Two days ago I was leaning towards California’s Area of Bays, but now I’m on the other side of the Rockies.  Trying to imagine, what would I do out there?  How would I get to know people?  Who would I meet?  And even just looking at the organizations I know about already, I’m finding it’s pretty hard to imagine not making friends in Boulder.  Again.  I think part of me has been resistant to the idea, because it reeks of the path of least resistance.  Somehow it feels like running back to Caltech when I don’t know what to do next, and that has historically resulted in a lot of psychological trauma.  As the saying goes… “Never again”.  But moving to Boulder was much more intentional than coming to Caltech the first time around.  I tried to put my head in Boulder last night.  I tried to imagine, what would I be doing now, if I were there?  How would I meet people?  The main strength that the Bay Area has in my mind is that there are more people there that I know than in Boulder, and that all else being equal, it’s likely that that will continue to be the case going forward, as it seems to be a fairly deep potential well for the types of folks that have passed through my life.  It’s a bigger place too, in terms of people and economy.  It would have more variety in both.  More opportunity.  But at what expense?  And is more really better in this context?  Living there is much more expensive (incredibly… since Boulder isn’t exactly cheap).  The wilderness is harder to get to by bike.  I love the idea of cities but for historical reasons, I am a creature of town and country.  There are other paths I might have taken that would have led me to large urban centers, but it’s unclear whether it’s worth my exploring those paths at this point.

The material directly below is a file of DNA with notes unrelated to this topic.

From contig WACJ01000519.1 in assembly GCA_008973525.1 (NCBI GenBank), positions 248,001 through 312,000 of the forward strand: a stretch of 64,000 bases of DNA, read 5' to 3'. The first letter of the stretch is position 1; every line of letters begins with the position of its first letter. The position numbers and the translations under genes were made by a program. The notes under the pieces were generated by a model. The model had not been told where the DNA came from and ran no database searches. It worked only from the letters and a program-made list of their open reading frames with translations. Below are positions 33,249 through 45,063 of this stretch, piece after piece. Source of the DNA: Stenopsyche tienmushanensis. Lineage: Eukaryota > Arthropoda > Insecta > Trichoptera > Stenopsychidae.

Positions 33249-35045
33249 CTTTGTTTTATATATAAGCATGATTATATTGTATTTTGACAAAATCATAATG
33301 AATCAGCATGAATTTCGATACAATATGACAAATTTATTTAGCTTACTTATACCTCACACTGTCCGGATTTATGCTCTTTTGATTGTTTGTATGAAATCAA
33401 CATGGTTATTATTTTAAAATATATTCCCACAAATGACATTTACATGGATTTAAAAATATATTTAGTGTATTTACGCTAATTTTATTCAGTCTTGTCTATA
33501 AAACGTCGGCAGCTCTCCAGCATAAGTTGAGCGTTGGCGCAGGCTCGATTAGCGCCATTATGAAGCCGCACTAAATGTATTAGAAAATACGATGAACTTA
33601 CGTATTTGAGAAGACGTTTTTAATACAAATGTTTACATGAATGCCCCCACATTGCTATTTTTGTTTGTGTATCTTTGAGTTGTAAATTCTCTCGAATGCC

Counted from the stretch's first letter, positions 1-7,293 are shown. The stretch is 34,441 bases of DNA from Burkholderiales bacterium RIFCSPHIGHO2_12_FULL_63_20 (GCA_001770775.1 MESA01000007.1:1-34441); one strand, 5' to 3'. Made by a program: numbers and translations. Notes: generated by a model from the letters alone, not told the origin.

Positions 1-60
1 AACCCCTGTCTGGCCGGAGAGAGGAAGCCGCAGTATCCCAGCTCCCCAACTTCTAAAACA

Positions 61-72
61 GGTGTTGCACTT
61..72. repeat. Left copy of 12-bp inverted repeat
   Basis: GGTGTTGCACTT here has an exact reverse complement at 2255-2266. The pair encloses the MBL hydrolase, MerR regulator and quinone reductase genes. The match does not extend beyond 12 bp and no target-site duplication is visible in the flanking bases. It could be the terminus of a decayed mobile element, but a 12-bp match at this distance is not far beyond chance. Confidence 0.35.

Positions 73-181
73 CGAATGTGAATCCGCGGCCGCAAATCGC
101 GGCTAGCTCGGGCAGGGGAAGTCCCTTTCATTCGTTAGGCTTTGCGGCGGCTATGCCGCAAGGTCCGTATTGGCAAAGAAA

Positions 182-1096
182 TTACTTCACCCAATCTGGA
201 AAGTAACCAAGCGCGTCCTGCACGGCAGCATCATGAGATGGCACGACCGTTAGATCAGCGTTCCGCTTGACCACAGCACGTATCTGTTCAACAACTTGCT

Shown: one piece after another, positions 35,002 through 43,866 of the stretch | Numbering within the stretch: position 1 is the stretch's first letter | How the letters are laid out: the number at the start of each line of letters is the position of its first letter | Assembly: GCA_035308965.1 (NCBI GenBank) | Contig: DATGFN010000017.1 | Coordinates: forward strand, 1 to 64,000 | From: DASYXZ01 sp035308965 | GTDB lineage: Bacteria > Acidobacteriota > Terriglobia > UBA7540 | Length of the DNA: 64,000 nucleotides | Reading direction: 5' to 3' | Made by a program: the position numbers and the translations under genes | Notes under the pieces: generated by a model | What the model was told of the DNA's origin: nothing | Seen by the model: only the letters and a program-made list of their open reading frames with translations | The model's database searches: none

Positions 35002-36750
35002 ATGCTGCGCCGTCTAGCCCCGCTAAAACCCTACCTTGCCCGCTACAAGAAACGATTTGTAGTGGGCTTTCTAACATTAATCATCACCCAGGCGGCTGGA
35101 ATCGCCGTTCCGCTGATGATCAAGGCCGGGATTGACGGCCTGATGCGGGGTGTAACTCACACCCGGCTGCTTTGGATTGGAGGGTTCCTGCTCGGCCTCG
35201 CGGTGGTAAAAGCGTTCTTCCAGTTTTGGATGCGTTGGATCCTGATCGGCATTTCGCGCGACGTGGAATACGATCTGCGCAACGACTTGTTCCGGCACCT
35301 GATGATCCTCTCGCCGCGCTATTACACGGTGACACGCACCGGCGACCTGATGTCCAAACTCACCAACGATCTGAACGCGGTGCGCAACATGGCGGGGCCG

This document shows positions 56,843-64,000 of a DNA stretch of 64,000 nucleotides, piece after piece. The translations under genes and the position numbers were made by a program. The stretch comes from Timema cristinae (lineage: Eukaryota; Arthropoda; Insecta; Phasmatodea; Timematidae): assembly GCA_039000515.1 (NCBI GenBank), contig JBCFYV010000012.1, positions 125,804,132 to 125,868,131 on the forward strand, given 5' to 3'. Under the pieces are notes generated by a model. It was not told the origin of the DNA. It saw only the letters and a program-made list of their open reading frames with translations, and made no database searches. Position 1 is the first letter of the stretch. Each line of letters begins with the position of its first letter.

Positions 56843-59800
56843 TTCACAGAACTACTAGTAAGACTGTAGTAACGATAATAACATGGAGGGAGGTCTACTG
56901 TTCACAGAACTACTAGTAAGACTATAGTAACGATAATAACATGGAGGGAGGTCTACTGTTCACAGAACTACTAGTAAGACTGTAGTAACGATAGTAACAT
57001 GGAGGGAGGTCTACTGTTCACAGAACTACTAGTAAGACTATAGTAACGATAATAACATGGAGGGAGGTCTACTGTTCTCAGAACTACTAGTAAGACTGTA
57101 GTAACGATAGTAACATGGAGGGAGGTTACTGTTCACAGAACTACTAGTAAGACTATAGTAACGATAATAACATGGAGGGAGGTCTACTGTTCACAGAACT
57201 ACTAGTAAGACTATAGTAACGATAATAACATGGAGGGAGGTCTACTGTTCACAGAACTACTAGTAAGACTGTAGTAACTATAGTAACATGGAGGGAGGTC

I need a sense of community, and a local culture I can feel a part of.  I need some strategic long term flexibility in job opportunities.  I need wilderness.  I need a place that loves bicycles.  I need some social seed crystals.

I’d been thinking that I’d float for the summer, traveling and visiting, but without any real roots.  Without making a choice.  And then in the fall, figure out where to go.  But now I’m not so sure that’s the best way to go.  Maybe instead it makes sense to go to a place and float there.  Tread water, and see how it feels.  This would put these summer months to good use.  Still enjoyable, but with the deeper purpose of getting to know the place and the people.  Or getting to know them again.  Backpacking and bike riding.  Potlucks and parties.  Social networking for fun and profit.

And so it was that I re-acquainted myself with Community Cycles, which is a kind of combination Bike Oven and CICLE, rolled into one.  I was especially moved by this wonderful five minute vignette:

It seems almost too good to be true.  A town cris-crossed by bike paths, with a multi branch bike culture organization that is apparently thriving and growing and able to support itself financially?  That has an aggressively understanding DoT (compared to some places we could name).  How could I not work with them?